Sit down, sonny, and let me tell you about trying to get one of them fixed under warranty. The appliance fixers don’t want to touch them and the RV people can’t figure them out. If I were giving awards, I’d give one to the first Class A manufacturer that puts a 12-volt fridge in one of these things. But then I’d also give an award to the first one who didn’t paint their rigs like a carnival float.
Oh, right. I was going to stop kvetching about that. Apologies.
Power in the Fleetwood Frontier GTX 37RT
This rig has a 300-watt solar panel with a 2,000-watt inverter, although you have to use that just to run the fridge. I wonder how long one of these can go on the four AGM house batteries included with it without firing up the generator?
That generator is an Onan 8,000 unit.
In the bedroom is a genuine king-sized bed in the slide room. I like how Fleetwood has accommodated a place for a CPAP machine over the bed but in a cabinet. The hoses and such are able to be run through a hole in the cabinet with power in the cabinet. This is a good design.
Last week when I was at the FMCA Convention in Lincoln, Nebraska, it was truly a contest of who had the flashiest and fanciest Class A diesel pusher in the parking lot. Campers were wearing hats and shirts that proclaimed what type of rig they had. It was clear that people were really proud of whatever decision they made and wanted you to know it.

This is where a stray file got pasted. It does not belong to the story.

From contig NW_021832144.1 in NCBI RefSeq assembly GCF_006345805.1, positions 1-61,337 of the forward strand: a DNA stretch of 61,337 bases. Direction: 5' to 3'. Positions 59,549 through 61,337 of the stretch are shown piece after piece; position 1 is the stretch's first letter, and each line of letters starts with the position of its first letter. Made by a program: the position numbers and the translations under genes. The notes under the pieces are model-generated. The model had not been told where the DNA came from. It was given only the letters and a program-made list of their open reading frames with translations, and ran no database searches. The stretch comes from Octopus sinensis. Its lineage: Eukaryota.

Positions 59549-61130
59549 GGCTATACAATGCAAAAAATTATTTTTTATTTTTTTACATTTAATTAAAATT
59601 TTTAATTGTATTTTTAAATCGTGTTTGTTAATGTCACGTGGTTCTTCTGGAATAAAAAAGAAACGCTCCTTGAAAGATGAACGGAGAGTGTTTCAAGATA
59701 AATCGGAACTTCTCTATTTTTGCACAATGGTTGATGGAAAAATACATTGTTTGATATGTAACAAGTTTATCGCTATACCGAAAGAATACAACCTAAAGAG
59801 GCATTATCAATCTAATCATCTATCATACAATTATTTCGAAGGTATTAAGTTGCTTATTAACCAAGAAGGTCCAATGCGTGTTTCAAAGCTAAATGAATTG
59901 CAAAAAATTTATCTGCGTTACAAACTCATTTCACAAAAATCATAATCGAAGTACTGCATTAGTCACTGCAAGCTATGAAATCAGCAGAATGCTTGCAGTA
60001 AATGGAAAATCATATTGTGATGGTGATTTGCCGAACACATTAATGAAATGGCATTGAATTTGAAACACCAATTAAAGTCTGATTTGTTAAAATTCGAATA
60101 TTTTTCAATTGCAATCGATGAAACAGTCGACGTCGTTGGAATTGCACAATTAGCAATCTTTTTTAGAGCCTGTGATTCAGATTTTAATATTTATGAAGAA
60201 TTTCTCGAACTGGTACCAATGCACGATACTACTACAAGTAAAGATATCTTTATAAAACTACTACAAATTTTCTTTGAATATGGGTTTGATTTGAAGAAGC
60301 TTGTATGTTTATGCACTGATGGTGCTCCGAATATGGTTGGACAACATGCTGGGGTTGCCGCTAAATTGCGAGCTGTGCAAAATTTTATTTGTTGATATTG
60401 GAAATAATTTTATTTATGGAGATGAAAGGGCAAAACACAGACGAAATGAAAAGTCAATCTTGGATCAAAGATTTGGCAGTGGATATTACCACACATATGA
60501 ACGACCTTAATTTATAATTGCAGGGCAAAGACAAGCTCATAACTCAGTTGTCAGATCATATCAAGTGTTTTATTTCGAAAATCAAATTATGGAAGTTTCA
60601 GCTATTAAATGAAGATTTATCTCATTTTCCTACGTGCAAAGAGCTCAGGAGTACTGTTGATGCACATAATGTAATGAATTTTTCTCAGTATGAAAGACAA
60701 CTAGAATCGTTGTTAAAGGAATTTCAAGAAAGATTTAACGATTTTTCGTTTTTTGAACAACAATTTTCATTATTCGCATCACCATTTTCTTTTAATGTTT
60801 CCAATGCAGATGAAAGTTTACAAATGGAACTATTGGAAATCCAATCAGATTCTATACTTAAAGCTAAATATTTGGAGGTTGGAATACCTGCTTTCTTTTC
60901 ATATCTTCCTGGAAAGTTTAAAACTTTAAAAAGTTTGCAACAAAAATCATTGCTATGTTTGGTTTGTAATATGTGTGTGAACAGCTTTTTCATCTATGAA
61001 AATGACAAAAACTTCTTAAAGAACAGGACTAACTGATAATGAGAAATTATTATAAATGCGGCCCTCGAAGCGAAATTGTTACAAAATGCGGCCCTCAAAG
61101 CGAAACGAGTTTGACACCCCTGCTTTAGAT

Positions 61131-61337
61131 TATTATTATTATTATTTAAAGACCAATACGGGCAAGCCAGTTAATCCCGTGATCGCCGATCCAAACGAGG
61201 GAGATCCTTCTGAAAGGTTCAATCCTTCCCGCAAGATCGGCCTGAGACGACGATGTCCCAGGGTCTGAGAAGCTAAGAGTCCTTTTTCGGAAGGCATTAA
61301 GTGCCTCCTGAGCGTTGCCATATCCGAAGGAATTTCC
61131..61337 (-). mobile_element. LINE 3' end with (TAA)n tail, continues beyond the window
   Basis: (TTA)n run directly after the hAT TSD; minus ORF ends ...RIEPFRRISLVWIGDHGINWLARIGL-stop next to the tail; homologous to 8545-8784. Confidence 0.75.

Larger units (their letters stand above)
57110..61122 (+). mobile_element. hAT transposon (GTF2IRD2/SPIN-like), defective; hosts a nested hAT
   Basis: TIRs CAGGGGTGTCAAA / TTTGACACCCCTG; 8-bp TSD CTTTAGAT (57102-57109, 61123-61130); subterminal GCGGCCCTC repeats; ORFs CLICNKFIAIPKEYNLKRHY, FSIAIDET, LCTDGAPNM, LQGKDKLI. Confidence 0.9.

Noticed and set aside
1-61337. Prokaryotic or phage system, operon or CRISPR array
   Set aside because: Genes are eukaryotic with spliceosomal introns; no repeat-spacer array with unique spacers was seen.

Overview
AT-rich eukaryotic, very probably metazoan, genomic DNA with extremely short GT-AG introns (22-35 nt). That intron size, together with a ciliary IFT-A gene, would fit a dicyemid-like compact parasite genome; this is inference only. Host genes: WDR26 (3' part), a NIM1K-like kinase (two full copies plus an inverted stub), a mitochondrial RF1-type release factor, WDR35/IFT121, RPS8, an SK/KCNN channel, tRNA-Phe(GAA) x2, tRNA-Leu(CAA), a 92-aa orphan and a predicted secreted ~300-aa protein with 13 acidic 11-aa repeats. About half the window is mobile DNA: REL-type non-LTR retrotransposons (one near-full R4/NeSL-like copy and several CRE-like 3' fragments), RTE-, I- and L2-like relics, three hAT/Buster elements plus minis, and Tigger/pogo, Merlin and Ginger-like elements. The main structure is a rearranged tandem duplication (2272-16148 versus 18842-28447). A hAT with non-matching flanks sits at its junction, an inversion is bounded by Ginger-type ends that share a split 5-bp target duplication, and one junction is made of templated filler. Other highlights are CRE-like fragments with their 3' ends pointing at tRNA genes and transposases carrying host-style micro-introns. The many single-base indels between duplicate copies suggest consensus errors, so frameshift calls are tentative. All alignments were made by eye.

There were several companies there that were washing these mobile giants despite the rush of golf carts in the dust adding a little bit of Mother Nature to the fancy paint jobs. Perhaps that was job security for the washing people.
But I’ve been to trailer rallies, too, where the Grand Design folks think they’re the bee’s knees, and the Airstream campers never admit that it’s a travel trailer. It’s an Airstream. So I guess it’s the same in every gathering.
I do like the way they’ve put the office option in the Fleetwood Frontier GTX 37RT and think it’s very well done. My whining about paint schemes and residential fridges absolutely fell on deaf ears at the FMCA rally so, perhaps, this just isn’t my market.
More from Tony
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Tony comes to RVtravel.com having worked at an RV dealership and been a lifelong RV enthusiast. He also has written the syndicated Curbside column about cars. He also works closely with a number of RV manufacturers to get an inside look at how things are done and is a brand ambassador for Rockwood Mini Lite with his wife, Peggy.
You can also check out his RV podcast with Peggy.
These RV reviews are written based on information provided by the manufacturers along with our writer’s own research. They are based on information from a single unit and may not reflect your actual experience. Shop your RV and dealership carefully before making a buying decision. We receive no money or other financial benefits from these reviews. They are intended only as a brief overview of the vehicle, not a comprehensive critique, which would require a thorough inspection and/or test drive.